Pope Benedict XVI reflected on "diabolical" threats to families and the gap between the world's rich and poor as he led a torch-lit Way of the Cross procession at the Colosseum in Rome on Good Friday.
As a full moon hung behind the ancient amphitheater, Benedict compared Jesus' suffering at his crucifixion with that of the "whole of human history, a history where the good are humiliated, the meek assaulted, the honest crushed and the pure of heart roundly mocked."
Wearing a red cloak, Benedict, who turns 79 on Easter Sunday, gripped the slender, dark wooden cross as he began the procession re-enacting Jesus' suffering, final hours and crucifixion death, and the reflection of the flickering lights of candles held by faithful played on the wood.
"In the mirror of the cross we have seen all the suffering of humanity today. We saw the suffering of abandoned, abused children ... threats against families, the division in the world in the pride of the rich and the misery of all those who suffer hunger and thirst," Benedict said.
Last year, John Paul II failed to preside over the Colosseum ceremony for the first time in his papacy. Instead, only eight days before his death, John Paul silently watched the ritual on television from his papal apartment and listened to the meditations, which had been composed by German Cardinal Joseph Ratzinger, the churchman who would be elected pontiff after John Paul's death, taking the name Benedict XVI.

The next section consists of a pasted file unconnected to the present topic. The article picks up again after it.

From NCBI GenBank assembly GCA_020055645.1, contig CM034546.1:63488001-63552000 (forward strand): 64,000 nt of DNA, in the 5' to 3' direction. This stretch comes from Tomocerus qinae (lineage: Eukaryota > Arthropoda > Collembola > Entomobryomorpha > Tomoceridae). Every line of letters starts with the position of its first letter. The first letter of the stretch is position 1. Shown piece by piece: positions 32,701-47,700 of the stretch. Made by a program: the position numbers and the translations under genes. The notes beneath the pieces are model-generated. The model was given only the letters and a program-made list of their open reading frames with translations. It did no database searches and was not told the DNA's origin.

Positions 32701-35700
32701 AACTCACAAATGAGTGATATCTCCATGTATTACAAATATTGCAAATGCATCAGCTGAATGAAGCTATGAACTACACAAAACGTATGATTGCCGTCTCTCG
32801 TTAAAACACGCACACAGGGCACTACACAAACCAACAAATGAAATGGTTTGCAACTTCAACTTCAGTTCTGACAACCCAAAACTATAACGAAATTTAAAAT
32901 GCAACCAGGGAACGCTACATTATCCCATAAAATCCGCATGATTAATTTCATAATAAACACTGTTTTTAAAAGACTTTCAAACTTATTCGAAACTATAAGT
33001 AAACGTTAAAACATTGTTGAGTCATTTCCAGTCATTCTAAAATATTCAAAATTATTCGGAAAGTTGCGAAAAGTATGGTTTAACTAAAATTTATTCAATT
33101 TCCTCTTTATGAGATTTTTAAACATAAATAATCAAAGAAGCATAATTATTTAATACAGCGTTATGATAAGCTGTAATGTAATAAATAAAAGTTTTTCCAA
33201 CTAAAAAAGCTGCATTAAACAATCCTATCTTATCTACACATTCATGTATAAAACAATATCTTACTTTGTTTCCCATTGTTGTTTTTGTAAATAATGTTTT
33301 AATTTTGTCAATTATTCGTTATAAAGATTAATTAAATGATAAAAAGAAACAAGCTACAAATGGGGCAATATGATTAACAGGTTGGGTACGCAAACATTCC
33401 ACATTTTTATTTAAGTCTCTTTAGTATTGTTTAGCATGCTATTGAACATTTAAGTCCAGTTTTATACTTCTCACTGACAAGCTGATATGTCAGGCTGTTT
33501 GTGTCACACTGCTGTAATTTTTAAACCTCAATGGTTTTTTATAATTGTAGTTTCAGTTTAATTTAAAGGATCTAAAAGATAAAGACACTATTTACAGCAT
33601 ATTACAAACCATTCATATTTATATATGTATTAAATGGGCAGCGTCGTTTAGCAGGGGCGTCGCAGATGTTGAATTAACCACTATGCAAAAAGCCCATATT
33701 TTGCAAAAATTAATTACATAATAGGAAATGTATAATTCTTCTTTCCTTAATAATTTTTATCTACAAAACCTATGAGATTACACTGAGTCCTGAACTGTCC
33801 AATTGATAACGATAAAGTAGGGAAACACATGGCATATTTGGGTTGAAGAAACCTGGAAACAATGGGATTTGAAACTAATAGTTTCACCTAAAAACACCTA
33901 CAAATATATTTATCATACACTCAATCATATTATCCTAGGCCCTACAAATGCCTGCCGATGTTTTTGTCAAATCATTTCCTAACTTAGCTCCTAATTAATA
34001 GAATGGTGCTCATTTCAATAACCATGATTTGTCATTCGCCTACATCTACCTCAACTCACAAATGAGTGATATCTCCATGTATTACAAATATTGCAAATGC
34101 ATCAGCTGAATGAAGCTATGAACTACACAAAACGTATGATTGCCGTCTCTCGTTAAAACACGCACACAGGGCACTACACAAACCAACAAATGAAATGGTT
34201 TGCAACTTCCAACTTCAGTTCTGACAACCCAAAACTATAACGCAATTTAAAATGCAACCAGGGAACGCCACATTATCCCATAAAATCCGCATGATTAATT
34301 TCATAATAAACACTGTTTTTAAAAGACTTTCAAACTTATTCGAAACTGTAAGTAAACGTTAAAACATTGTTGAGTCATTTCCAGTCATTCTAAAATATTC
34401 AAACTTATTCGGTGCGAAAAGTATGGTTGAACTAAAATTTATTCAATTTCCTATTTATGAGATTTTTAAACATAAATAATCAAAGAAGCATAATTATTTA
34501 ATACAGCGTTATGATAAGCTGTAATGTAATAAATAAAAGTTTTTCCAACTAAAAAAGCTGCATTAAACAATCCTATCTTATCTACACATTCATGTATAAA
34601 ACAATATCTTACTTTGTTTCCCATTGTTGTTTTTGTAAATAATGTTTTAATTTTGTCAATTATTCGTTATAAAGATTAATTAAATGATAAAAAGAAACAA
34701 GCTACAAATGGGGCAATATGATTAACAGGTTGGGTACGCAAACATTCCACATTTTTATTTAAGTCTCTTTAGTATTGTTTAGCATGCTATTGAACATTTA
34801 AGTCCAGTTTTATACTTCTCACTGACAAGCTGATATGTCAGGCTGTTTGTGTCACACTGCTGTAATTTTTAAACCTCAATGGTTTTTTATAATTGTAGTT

Elsewhere in the world, Catholics marked Good Friday with other rituals, including one in San Pedro Cutud, Philippines, where at least seven Filipino devotees were nailed to a cross, organizers said.
The Lenten ritual is opposed by religious leaders in the Philippines, but it has persisted to become one of the country's most-awaited summer attractions in the village about 45 miles north of Manila.
In Jerusalem's Old City, thousands of Good Friday pilgrims from around the world filled the narrow streets, retracing the route that Jesus followed on the way to his crucifixion. The processions ended at the Church of the Holy Sepulcher, which marks the site of the crucifixion.
A group of Californians who re-enact Jesus' final walk in costume every year began their procession around midday. A man portraying a blood-soaked Jesus wearing a crown of thorns was followed by Roman soldiers dressed in red and gold as he carried a large wooden cross to the Holy Sepulcher. He did not enter, though, because dressing as Jesus is considered blasphemous by sects within the church.